The Study Design provides limited advice in relation to the analysis of experimental data. There is supplementary material that provides more detailed information. It includes, for example, a section on Measurement in Science. However, there are some issues with both the VCAA approach as indicated by this supplementary material, and past exam questions. This section seeks to outline a consistent, coherent and pedagogically motivated approach to measurement in physics / analysis of experimental data, and it will point out where this differs from the VCAA approach. As experimental investigations are School based and school assessed, the suggested variations from the VCAA advice are generally not a problem. However, as there are also examination questions related to experimental analysis, advice will also be provided in relation to those questions.
Validity and ReliabilityEdit
The Study Design uses the terms "validity" and "reliability". However, these terms are NOT commonly / widely used in relation to physics, except in a casual sense. Neither do they have specific definitions in relation to physics. They are terms that originate from statistics and while we use statistical analusis in relation to measurmeents in physics, the terms "validity" and "reliability" are more commonly used in the social and / or biological sciences. In physics, in terms of well defined concepts (just as terms such as "energy" and "work" are defined) you should be using the terms "precision" and "accuracy". Approximately, "precision" = "reliability" and "accuracy" = "validity". This equivalance can only be approximate because "validity" and "reliability" do not have such well-defined, internationally agreed meanings. The terms "precision" and "accuracy" (and the associated terms "uncertainty" and "error") will be explained in this appendix at a level suitable for VCE physics - as well as including some comments, and references, for teachers (or interested students) to provide a deeper understanding.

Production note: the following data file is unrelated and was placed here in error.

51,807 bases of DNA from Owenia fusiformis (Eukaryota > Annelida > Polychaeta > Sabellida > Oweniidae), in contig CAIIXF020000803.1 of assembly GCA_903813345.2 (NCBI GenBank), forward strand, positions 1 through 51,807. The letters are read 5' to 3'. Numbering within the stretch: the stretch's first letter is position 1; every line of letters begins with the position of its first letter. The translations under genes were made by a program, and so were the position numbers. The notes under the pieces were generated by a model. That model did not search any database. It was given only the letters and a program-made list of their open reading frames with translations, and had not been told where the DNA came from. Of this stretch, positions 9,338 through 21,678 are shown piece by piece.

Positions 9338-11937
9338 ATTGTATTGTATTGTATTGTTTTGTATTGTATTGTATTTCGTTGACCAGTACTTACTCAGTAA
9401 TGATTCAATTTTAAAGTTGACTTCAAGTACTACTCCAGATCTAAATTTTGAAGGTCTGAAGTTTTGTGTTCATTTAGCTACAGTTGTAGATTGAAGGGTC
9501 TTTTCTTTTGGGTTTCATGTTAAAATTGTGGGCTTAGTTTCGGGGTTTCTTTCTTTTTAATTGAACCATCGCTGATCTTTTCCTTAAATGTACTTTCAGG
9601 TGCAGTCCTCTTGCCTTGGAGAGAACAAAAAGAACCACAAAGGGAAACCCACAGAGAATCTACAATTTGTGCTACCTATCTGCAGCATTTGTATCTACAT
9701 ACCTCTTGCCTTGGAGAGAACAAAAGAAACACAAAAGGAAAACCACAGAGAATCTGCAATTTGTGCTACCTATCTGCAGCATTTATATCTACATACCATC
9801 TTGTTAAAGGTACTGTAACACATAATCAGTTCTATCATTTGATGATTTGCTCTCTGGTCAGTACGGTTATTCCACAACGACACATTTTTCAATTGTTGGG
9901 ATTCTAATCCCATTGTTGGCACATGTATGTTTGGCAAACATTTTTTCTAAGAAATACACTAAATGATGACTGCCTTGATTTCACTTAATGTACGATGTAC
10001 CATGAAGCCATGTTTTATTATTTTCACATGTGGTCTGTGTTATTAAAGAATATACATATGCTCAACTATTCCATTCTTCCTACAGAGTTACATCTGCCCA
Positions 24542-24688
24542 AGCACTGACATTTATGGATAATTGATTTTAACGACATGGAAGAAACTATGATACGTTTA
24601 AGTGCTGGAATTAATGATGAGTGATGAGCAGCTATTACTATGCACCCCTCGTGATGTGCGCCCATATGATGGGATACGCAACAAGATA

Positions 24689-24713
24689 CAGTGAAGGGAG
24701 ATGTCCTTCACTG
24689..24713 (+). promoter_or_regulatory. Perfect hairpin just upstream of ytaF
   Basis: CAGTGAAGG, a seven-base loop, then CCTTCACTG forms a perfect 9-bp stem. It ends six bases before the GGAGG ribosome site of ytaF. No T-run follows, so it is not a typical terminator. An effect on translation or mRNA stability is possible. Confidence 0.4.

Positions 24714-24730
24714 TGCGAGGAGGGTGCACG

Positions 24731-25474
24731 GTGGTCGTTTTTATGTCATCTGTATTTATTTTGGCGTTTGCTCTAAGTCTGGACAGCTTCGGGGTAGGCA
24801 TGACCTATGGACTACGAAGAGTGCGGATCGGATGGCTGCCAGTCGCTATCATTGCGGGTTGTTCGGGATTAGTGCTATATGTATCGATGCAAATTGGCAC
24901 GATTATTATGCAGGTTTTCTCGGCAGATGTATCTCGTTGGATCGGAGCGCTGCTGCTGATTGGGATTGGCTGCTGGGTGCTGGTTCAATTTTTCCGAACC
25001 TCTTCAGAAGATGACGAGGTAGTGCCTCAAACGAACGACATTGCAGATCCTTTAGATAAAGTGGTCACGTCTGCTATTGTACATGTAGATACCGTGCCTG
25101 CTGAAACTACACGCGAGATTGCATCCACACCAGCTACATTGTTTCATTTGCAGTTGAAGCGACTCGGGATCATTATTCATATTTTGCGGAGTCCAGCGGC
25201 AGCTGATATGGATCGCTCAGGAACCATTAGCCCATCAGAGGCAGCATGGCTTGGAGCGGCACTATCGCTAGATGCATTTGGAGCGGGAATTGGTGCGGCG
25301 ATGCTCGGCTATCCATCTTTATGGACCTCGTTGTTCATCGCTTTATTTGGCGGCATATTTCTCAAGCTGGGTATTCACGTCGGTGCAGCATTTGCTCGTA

Precision (and Uncertainty)Edit
"Precision" and "accuracy" are two different concepts. Do not use the terms interchangeably. If you are discussing "precision", the related numerical quantity is "uncertainty". Precision is a relative term similar to the term "tall". You might say that someone who is 6ft in height is tall. If they are in a room with others who are all over 6ft, you might change your mind! Say you make a measurement that has an uncertainty of 1%, you might ask "Is this a precise measurement?"... the answer is "It depends". If the quantity you are measuring has only previously been measured with a 5% uncertainty then you might call your measurement precise. If in later years, the quantity you are measuring is commonly measured with an uncertainty of 0.1% then your measurement still might be considered precise for when it was done, but relative to current measruments, it might not be considered precise. Explain what uncertainty is, why it is important and how it is "used", in reference to some concrete examples. Explain +/- notation. Wny it is recommended you take R / sqrt(n) as a measure of uncertainty (the number after the +/-). Ways to propagate uncertainties in calculations.
Accuracy (and Error)Edit
"Accuracy" and "precision" are two different concepts. Do not use the terms interchangeably. If you are discussion "accuracy", the related numerical quantity is "error". Accuracy is a relative term, similar to precision - see the initial discussion under the heading "Precision and Uncertainty". Do not use "human error"!
Advice for graphing, including
- Dependent and independent variables.
- Proportionality and linear data.
- The importance of the intercept and any uncertainty in the intercept.
- Drawing a line of best fit (linear case)... and "linearising" non-linear data.
- Displaying uncertainties (error bars - unfortunate name!).
- Determining the gradient of a line of best fit and the related uncertainty in that gradient.
The standard reference for information relating to the analysis of measurement data, as with the conventions around units of measurement (SI Units), comes from the BIPM. See the introduction to the Appendices for why you should consider the BIPM as the root source for this information. In relation to the analysis of measurement data the most relevant BIPM documents are the Guide to Uncertinaty in Measurement (GUM) and the International Vocabulary of Metrology (VIM).